What you will learn
By going through this article, you will learn about some common HTTP status codes, what they mean and when they are typically used.
What are HTTP Status Codes?
Simply put, a HTTP status code is a three-digit number used to indicate whether a specific HTTP request was successfully completed or not. There are five groups of HTTP status codes:
Informational responses (100 - 199)
Successful responses (200 - 299)
Redirects (300 - 399)
Client errors (400 - 499)
Server errors (500 - 599)
A great way to think of status codes is: any status code starting with "1" is an informational response, anyone starting with "2" is a successful response, starting with "3" is a redirect, starting with "4" is a client error, and starting with "5" is a server error.
Commonly used HTTP status codes
This status code is the one you would see most frequently if you're working on the backend of an app. It means that the request made to the server has successfully been sent.
This is used when a new resource or object has been successfully created. For example when you create a new product in an E-commerce app.
404 Not found
When you try to open a web page that does not exist, this is the status code you would see. It simply means that the server did not find anything matching the request URI. Most times this code is used when the server does not wish to show exactly why the request was refused, or when there's no other response applicable.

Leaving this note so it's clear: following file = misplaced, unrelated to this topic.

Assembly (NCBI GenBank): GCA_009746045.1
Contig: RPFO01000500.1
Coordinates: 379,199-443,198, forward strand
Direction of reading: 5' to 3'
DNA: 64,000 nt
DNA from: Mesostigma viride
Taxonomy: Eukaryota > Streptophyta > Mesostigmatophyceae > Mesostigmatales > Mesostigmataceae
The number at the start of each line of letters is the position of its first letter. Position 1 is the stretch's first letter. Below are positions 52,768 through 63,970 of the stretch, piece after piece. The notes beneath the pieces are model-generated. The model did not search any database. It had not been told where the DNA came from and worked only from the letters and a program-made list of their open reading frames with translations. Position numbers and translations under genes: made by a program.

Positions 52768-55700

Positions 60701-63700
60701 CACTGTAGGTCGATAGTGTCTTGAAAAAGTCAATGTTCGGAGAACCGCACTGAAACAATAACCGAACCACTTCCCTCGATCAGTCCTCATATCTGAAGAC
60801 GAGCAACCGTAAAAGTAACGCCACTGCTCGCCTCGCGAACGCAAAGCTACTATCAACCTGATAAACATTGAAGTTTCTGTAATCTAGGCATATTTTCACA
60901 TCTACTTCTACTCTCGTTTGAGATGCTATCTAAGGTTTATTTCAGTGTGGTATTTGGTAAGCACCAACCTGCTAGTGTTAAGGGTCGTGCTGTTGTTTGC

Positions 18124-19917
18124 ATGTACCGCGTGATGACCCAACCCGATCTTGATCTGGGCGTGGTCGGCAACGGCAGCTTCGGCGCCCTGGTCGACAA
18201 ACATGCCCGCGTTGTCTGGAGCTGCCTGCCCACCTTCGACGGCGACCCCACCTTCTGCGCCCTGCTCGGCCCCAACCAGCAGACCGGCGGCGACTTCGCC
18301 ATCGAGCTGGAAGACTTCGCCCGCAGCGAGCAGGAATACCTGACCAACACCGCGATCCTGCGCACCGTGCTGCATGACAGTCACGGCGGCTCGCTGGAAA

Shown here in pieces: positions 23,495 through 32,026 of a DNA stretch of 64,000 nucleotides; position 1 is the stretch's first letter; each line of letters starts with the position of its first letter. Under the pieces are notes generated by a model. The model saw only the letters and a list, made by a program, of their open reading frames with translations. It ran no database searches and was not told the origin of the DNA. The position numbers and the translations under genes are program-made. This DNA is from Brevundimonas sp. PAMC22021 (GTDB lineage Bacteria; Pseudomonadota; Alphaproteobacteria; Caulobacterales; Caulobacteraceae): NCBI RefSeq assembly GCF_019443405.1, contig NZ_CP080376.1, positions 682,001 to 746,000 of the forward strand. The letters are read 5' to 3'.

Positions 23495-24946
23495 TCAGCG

When a server requires authentication before it fulfills your request, and no authentication has been provided, it will return this status code. In this case, all you need to do is provide the proper authentication to get a 200 OK response.
This code usually shows up if the server understands your request but has refused to fulfill it. This is different from a 401 code because not even authentication can help in this case, and it is advisable to not repeat the request.
500 Internal server error
This status code will show up if the server encountered an unexpected condition that prevented it from fulfilling the request. It is a generic error code and it often does not have a specific message.
503 Service unavailable
This status code means that the server is experiencing a temporary overload or there is some maintenance going on. In most cases a "retry after x minutes" will be displayed to let you know when to retry the request.
504 Gateway timeout
When the server is acting as a gateway or proxy, and does not receive a timely response from the upstream server specified by the URI or from an auxiliary server, it returns this status code.
502 Bad Gateway
In this case, the server while acting as a gateway or proxy, receives an invalid response from the upstream server.
There you have it, some commonly used HTTP status codes and what they do. The full list of standard HTTP status codes can be found on MDN Web Docs, and this handy resource from RestApi Tutorial's website does a good job of arranging it in a way that is much easier to understand.
Tell me in the comments which HTTP status codes you have come across and how you used it. Thank you for reading this!